Captain O said the F-35 fighter jets perform well and bring new abilities to the battlefield. He noted that during training Israel used its old F-16 Fighting Falcons and F-15 Eagles as a “red force” adversary for training. “The Israeli F-35 also plays red force in some scenarios and that helps the drill be more beneficial and difficult. In each drill there are red players and they are also the force responsible for debriefing, and focus of the day, making all of us as the blue force perform well each and every day,” Captain O said. Both of Israel’s F-35 squadrons participated in the training. These are the 140th and 116th squadrons. The pilot is from the 116th. “I have several years ahead in the squadron and will fly operationally in the 116th. The aircraft is being learned and we are studying it more and more and I have few years to [continue to] fly,” Captain O said.
The new way of hi-tech warfare means receiving a lot more data and information in an airplane, the pilot said. This means more situational awareness. “The pilot has a major role and that won’t change for years to come, it is more data-centric and netcentric and enables us to make better and quicker decisions, pilot has a major role,” Captain O said. That means pilots won’t be replaced by hi-tech drone unmanned aircraft vehicles anytime soon.
A member of the U.S. air force who arrived to take part in the Blue Flag drill also spoke about his experiences. Edgar Montenegro of the Fuels Section Lead came from Germany for the exercise. Along with other airmen of the 52nd LRS POL he was proud to speak about the new VIPER aircraft-refueling kit that the United States is showing off to U.S. allies and partners. The United States says the demonstration opened up discussions about fuel and maintenance issues.
“I’ve had a great time here, it’s interesting working with the nations here whether supporting aircraft or helping,” Montenegro said of the multinational drill based in Germany at Spangdahlem Air Base. The important thing for the Americans and their VIPER kit was the speed of deployment and the new capabilities the fuel system brings to an overseas deployment, he said. “The challenge was getting the equipment, such as trucks and different types of injectors the equipment we needed,” Montenegro said. This can provide a faster turnaround for aircraft. They can launch quickly and don’t need to shut down for refueling.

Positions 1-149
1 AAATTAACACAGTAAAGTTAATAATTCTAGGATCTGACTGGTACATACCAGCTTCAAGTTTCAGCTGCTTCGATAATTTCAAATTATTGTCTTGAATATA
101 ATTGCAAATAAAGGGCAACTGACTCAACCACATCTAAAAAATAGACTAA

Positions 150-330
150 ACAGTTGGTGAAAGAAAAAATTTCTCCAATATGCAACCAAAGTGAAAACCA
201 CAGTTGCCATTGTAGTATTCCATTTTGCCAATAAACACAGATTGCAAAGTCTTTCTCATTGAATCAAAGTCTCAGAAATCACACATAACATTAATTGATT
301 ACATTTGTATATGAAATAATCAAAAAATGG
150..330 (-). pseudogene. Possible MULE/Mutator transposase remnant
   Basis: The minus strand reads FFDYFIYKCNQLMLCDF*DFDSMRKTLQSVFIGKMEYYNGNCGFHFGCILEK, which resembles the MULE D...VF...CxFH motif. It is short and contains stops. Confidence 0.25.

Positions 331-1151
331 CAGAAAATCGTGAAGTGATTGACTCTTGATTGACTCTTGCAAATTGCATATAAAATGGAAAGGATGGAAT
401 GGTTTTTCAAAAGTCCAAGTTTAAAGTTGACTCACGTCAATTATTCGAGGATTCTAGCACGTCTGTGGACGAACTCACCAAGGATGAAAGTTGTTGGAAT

“This is excellent training for short-notice deployment, it’s semi-real scenario aspect. It introduced some challenges with an additive injector we would face in the real world,” he said. His training and experience have involved working with liquid oxygen and nitrogen gasses, and other key supplies for the aircraft. “My job is often called Petroleum oil and lubricants which is everything to deal with petroleum,” Montenegro said. The VIPER kit has been shown off by the US in other drills, including in Poland. Ideally, it eliminates the need for trucks and reduces preparation time for all the moving parts involved in sending aircraft to another base. “It makes everything compact, quick and less cleanup time,” he said.
The Israeli-hosted drill was the largest in Israel in recent memory and represents the way Israel is increasingly a key partner for the United States, European nations, and countries in the Eastern Mediterranean and as far away as India. The likely increased participation of regional Arab states in the future means Israel’s role with U.S. Central Command will also be more relevant in the future.
Seth J. Frantzman is a Jerusalem-based journalist who holds a Ph.D. from the Hebrew University of Jerusalem. He is the executive director of the Middle East Center for Reporting and Analysis and a writing fellow at the Middle East Forum. He is the author of After ISIS: America, Iran and the Struggle for the Middle East and Drone Wars: Pioneers, Killing Machines, Artificial Intelligence and the Battle for the Future. Follow him on Twitter at @sfrantzman. This article is being republished due to reader interest.